I was reading Itzik Ben-Gan’s An Introduction to New T-SQL Programmability Features in SQL Server 2008 article yesterday after one of my friends allerted me to the following from that article
For example, the plan for the following query performs an index seek on the index on the CurrencyRateDate DATETIME column:

T-SQL
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USE AdventureWorks;
 
SELECT FromCurrencyCode, ToCurrencyCode, EndOfDayRate
 
FROM Sales.CurrencyRate
 
WHERE CAST(CurrencyRateDate AS DATE) = '20040701';
USE AdventureWorks;

SELECT FromCurrencyCode, ToCurrencyCode, EndOfDayRate

FROM Sales.CurrencyRate

WHERE CAST(CurrencyRateDate AS DATE) = '20040701';

I was surprised by this, as we all know functions/conversions on column names are generaly bad for performance.

Let’s see how this works. First create this table in the tempdb database.

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use tempdb
 
go
 
create table TestDatetimePerf (SomeCol datetime,id int identity)
 
go
use tempdb

go

create table TestDatetimePerf (SomeCol datetime,id int identity)

go

This will insert 2048 rows with dates between 2008-01-01 12 AM and 2008-03-26 7 AM

T-SQL
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insert TestDatetimePerf(SomeCol)
 
select dateadd(hh,number,'20080101')
 
from master..spt_values
 
where type ='P'
 
go
 
create index ix_Date on TestDatetimePerf(SomeCol)
 
go
insert TestDatetimePerf(SomeCol)

select dateadd(hh,number,'20080101')

from master..spt_values

where type ='P'

go

create index ix_Date on TestDatetimePerf(SomeCol)

go

Turn on the execution plan

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set showplan_text on
 
go
set showplan_text on

go

Execute the following query

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select * 
 
from TestDatetimePerf
 
where convert(varchar(30),SomeCol,112) = '20080103'
select * 

from TestDatetimePerf

where convert(varchar(30),SomeCol,112) = '20080103'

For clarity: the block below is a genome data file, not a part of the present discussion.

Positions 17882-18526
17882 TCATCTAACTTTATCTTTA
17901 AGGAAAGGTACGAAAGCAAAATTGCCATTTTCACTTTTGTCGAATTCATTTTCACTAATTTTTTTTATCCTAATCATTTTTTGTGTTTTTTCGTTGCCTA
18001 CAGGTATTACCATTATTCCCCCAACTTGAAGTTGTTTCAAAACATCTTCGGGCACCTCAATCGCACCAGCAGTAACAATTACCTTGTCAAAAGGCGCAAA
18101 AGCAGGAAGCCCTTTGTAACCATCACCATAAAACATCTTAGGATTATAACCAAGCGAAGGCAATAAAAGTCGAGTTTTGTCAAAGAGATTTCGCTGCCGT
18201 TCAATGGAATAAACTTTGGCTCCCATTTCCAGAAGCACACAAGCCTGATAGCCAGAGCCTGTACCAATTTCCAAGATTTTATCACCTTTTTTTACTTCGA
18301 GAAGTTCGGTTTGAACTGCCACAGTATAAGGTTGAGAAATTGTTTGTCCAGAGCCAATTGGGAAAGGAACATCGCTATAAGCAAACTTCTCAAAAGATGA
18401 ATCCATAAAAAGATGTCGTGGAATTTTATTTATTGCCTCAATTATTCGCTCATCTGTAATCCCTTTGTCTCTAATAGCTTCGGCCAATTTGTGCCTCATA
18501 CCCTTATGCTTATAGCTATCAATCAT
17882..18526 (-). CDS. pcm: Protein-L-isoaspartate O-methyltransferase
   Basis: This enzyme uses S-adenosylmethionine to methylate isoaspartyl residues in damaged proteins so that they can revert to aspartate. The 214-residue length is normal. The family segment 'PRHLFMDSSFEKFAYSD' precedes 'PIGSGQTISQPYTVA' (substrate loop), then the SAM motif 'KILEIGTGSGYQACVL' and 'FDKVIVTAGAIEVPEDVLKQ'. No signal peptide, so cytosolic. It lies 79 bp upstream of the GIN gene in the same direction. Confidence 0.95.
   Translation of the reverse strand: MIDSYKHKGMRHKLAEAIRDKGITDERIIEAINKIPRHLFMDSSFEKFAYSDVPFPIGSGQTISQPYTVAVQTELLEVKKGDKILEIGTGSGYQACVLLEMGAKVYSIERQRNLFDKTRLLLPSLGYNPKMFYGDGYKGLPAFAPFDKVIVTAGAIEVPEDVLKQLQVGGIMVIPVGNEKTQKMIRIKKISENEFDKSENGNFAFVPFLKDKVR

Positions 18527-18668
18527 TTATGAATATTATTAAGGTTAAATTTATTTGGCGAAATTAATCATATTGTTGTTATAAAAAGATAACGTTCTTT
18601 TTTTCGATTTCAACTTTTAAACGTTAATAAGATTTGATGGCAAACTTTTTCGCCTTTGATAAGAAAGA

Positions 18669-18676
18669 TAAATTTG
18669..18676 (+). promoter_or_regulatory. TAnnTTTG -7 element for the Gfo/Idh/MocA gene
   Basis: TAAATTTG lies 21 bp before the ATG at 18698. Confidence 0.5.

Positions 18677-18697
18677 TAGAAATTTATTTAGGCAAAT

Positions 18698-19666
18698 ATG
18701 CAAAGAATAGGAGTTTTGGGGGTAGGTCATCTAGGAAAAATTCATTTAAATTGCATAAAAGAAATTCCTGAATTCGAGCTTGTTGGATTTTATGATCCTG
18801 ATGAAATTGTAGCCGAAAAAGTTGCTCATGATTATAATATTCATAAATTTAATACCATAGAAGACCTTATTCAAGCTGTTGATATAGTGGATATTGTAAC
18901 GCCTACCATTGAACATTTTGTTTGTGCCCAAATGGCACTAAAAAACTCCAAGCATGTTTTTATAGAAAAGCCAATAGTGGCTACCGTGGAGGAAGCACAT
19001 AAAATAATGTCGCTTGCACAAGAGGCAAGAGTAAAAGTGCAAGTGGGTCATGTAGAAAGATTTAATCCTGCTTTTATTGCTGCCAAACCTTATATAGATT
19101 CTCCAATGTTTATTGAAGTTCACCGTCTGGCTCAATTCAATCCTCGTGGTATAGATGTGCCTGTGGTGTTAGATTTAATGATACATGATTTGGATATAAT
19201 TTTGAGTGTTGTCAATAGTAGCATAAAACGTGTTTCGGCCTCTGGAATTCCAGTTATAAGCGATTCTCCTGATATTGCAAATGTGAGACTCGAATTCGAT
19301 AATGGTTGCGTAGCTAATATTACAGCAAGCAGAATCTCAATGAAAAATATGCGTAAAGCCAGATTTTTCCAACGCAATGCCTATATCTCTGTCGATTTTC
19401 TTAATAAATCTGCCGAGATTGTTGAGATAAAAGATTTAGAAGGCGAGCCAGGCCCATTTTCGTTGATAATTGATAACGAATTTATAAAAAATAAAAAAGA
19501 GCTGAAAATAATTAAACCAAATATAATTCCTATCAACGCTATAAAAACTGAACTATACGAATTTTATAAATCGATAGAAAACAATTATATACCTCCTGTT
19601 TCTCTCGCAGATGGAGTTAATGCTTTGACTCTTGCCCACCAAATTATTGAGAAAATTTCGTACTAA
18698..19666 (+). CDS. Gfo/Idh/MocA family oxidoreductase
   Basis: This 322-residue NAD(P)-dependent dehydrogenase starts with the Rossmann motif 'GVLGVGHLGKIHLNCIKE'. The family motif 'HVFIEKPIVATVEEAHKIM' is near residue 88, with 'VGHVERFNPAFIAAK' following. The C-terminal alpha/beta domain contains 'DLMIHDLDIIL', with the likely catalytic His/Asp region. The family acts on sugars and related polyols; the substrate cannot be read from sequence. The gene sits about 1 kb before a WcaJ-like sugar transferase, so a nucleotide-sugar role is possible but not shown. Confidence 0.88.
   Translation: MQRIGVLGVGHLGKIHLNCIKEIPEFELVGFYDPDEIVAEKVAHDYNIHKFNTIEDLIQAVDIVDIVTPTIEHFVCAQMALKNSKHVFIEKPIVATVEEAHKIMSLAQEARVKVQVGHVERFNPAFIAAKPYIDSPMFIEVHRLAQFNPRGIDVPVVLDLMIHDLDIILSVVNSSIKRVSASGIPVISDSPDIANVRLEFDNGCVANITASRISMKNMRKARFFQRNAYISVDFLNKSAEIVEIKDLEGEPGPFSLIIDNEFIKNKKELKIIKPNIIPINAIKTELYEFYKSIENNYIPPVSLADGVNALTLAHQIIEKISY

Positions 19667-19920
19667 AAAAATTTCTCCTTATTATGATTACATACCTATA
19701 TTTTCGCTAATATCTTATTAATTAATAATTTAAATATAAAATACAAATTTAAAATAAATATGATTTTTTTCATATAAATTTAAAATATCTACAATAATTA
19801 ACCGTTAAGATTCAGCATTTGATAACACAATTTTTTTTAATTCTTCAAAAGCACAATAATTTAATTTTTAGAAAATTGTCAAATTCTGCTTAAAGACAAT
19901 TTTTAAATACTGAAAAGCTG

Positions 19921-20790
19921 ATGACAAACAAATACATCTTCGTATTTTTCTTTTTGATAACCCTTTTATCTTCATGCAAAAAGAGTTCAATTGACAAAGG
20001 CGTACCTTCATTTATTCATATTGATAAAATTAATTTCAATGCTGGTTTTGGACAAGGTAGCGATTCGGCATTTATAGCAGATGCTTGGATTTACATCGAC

Here is the plan

|--Table Scan(OBJECT:([tempdb].[dbo].[TestDatetimePerf]), 
--WHERE:(CONVERT(varchar(30),[tempdb].[dbo].[TestDatetimePerf].[SomeCol],112)=[@1]))

As you can see that results in a scan.

What happens when you convert to date?

T-SQL
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select * 
 
from TestDatetimePerf
 
where convert(date,SomeCol) = '20080103'
select * 

from TestDatetimePerf

where convert(date,SomeCol) = '20080103'

Here is the plan

|--Nested Loops(Inner Join, OUTER REFERENCES:([Bmk1000]))
|--Nested Loops(Inner Join, OUTER REFERENCES:([Expr1007], [Expr1008], [Expr1006]))
| |--Compute Scalar(DEFINE:(([Expr1007],[Expr1008],[Expr1006])=GetRangeThroughConvert('2008-01-03','2008-01-03',(62))))
| | |--Constant Scan
| |--Index Seek(OBJECT:([tempdb].[dbo].[TestDatetimePerf].[ix_Date]), 
--SEEK:([tempdb].[dbo].[TestDatetimePerf].[SomeCol] > [Expr1007] 
--AND [tempdb].[dbo].[TestDatetimePerf].[SomeCol] < [Expr1008]), 
--WHERE:(CONVERT(date,[tempdb].[dbo].[TestDatetimePerf].[SomeCol],0)='2008-01-03') ORDERED FORWARD)
|--RID Lookup(OBJECT:([tempdb].[dbo].[TestDatetimePerf]), SEEK:([Bmk1000]=[Bmk1000]) LOOKUP ORDERED FORWARD)

See that? You get a seek instead, very interesting. It would be nice that when you use convert with the style optional parameter that the optimizer would be smart enough to convert that also to a seek.